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Protecting Your Legacy

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The challenge of choosing a power of attorney

There are many decisions to wrestle with when creating an estate plan. Few families are so harmonious that the parents are able to easily designate assets and authority without a twinge of uncertainty. Perhaps you have more than a twinge as you consider the documents you wish to include in your estate plan.

Should you try to avoid probate?

Probate may be one of the most confusing aspects of estate planning. Some see it as an important legal process, and others do everything possible to avoid it. The average estate will go through probate, which proves the validity of your will, verifies the identity of your heirs and provides time for your creditors to claim what you may owe. While all of this is important, the process is slow, and this means your heirs may spend months or longer dealing with it.

What's an Affidavit of Heirship and why do I need one?

The fact is that the majority of people here in Texas and across the country die without either an adequate will or a will at all. This means that a surviving family member will need to step up and take control of settling the decedent's estate. If you fulfill this role, you will be required to take several steps in order to accomplish that goal.

Will your children fight over your estate?

Estate law experts estimate that in Texas and across the country, about $30 trillion will pass from parents to children and grandchildren through inheritances over the next few decades. While you may not have $30 trillion to leave behind for your children, whatever you leave may be a windfall for some of your heirs. It may also be a source of contention.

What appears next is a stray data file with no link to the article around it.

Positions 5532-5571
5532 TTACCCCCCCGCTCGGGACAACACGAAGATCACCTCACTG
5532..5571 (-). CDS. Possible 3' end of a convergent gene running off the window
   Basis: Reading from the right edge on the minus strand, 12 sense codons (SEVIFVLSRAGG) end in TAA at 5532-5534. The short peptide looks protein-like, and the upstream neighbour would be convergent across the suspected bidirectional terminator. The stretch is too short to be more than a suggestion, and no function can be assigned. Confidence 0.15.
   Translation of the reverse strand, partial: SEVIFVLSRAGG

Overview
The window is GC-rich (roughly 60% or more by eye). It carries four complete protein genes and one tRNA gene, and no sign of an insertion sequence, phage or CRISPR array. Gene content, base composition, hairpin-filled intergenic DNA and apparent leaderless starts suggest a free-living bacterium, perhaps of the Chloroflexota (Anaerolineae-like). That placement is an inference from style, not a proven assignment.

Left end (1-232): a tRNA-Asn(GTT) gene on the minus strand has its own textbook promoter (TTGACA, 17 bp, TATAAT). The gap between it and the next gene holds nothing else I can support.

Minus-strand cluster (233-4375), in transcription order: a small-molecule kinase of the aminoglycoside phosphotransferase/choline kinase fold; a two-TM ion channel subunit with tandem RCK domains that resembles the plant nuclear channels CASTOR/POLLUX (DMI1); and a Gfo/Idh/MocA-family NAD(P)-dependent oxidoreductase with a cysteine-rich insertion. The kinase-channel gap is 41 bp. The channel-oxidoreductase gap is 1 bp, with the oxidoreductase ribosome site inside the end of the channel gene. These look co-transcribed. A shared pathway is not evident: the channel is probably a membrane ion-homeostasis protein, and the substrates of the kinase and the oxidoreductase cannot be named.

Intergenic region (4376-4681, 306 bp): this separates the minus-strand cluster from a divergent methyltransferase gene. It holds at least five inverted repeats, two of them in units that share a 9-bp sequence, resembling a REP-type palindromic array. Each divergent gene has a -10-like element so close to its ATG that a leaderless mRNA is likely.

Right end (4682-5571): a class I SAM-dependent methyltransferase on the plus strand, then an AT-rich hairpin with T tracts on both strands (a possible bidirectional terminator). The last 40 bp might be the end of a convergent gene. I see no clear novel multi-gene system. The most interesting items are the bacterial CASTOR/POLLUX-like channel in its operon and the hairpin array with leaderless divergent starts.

Administering an estate without a will in Texas

Many Texas residents may not think that they need a will since their largest assets, their home, retirement plan and life insurance policy will all pass to heirs without the need for probate. For instance, spouses usually own homes as joint tenants with rights of survivorship, which means the surviving spouse owns the home outright after the death of the other owner.

3 factors that could slow down probate administration

After a loved one dies, having the responsibility to close his or her estate may fall to you. If your family member named you executor of the estate, you will have many duties to carry out in order to ensure that you address your loved one's wishes appropriately and that any outstanding personal and financial issues get resolved as necessary. In order to begin carrying out the necessary tasks, you will need to go through the probate process.

Aldrich Law Firm, PLLC

Aldrich Law Firm, PLLC
8700 Crownhill Blvd.
Suite 200
San Antonio, TX 78209

Phone: 210-418-1150
Fax: 210-598-7221

8700 Crownhill Blvd. | Suite 200 | San Antonio, TX 78209
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